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House Plants/Pachira aquatica (money tree) trunk shriveling


Money Tree
Money Tree  

Money Tree trunk shriveling
Money Tree trunk shriv  
I purchased my Pachira aquatica about four months ago and there's been new leaves consistently. I've been watering it once a week and turning the entire pot once a week to try to ensure that it receives even light.

The pot is 14" square at the top and about 11" deep (I included a ruler in one photo for scale). There is a drainage hole in the pot. When I potted the tree, I put one large and relatively flat rock in the bottom of the pot for weight (it doesn't seal the drainage hole), added the tree, filled with potting soil and then covered the top of the soil with rocks.

Two weeks ago leaves from one stem started to turn brown and drop. I just discovered that the base of that stem appears to be shriveling. There are still new leaves growing from the other stems.

What should I do? Any help would be greatly appreciated.

Hi Scott,

You made the very common mistake of repotting a plant that did not need to be repotted. The extra soil that you added is, like a sponge, absorbing and retaining water for too long. As a result, the roots are slowly rotting and have been for some time. The shriveled stem cannot be saved and will gradually become dry and woody and leafless. You can remove it or leave it, however you see fit, but it cannot be saved.

Now you have to be concerned about further root and stem rot. Remove all of the stones because they are preventing necessary evaporation and entry of oxygen into the root zone. For the same reason, remove all soil that you added to the top of the original rootball. If this looks unattractive, you can use some Spanish moss to lightly cover the soil surface.

There was no reason to use anything to partially cover the drainage hole. I understand you were trying to prevent the soil from washing out of the hole. In fact, after a small amount of soil washes through initially, it stops and is no longer a problem. The stone may be contributing to the problem of keeping the soil too moist, but I do not recommend removing it at this point.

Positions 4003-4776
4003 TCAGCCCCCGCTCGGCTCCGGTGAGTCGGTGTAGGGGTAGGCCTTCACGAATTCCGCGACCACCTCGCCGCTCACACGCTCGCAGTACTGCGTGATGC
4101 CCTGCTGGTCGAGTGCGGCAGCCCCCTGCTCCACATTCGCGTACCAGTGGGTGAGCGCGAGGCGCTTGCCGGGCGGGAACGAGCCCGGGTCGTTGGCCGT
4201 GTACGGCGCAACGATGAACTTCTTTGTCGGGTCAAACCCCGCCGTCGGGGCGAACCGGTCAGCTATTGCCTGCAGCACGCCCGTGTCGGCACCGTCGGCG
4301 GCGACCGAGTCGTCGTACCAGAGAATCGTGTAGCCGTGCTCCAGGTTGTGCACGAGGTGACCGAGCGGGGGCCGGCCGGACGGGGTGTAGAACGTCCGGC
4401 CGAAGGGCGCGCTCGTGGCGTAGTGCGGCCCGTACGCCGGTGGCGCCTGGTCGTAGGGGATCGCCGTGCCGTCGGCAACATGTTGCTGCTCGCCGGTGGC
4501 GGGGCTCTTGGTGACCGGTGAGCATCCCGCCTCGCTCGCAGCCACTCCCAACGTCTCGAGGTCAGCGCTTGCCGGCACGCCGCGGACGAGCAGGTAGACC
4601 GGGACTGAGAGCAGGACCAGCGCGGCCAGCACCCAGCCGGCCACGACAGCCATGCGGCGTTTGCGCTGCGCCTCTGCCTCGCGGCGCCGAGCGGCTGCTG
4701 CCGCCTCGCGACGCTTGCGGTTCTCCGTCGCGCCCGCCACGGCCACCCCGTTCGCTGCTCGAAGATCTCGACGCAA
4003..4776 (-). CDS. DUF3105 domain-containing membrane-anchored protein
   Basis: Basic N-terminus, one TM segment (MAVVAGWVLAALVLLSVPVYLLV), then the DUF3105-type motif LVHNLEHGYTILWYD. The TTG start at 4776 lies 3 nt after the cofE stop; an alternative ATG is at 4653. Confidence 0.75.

Once you have removed the stones and the excess surface soil, allow the top inch of rootball to dry or the leaves to start to wilt a bit before adding just enough water so that it reaches that level of dryness again in about a week. You will have to experiment with water volume a bit before you can determine the right amount of water. The important thing is to allow the soil to dry out properly every week or so. This will prevent further root rot. Providing lots of sunlight and warmth will also help your Pachira.

I have written detailed articles on repotting and on Money Tree care that I will email for free to you (or anyone else) who emails a request to me at I have also written an indoor plant care book in a PDF format that I can sell you if you contact me at my email address.

Please let me know if any of this is unclear or if you have any additional questions.

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Will Creed


I am the only expert in this category with professional hands-on experience and knowledge of all indoor plants. I can answer questions regarding light, water, fertilizer, repotting, pruning and humidity and temperature requirements. I can identify plant pests and provide information on safe, effective treatments. My answers are based on 35 years of professional experience and scientific research and are clear and easy to understand. I do NOT use search engines to find answers to your questions. If you read my previous posts here, you will get a good idea as to how thorough and professional my answers are.


I have over 35 years of professional indoor landscaping experience caring for plants in homes, offices, building lobbies, stores, restaurants, and other adverse environments. I have written extensively on the care of indoor plants, including a 260 page book. My specialties include Ficus trees, low light plants, repotting, pest control, and re-blooming holiday plants. Be sure to check my ratings and nominations to learn why I am the top-rated indoor plant expert. I am the only House Plant expert consistently ranked in the AllExperts Top 20.

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